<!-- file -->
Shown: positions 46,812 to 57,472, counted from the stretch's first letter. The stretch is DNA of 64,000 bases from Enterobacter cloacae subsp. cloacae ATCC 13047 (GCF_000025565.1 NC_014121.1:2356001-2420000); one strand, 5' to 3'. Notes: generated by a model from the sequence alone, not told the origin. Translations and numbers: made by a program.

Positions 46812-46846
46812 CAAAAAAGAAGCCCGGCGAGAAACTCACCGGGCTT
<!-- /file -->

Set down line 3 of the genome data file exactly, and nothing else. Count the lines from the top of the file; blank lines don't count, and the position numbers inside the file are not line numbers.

46812 CAAAAAAGAAGCCCGGCGAGAAACTCACCGGGCTT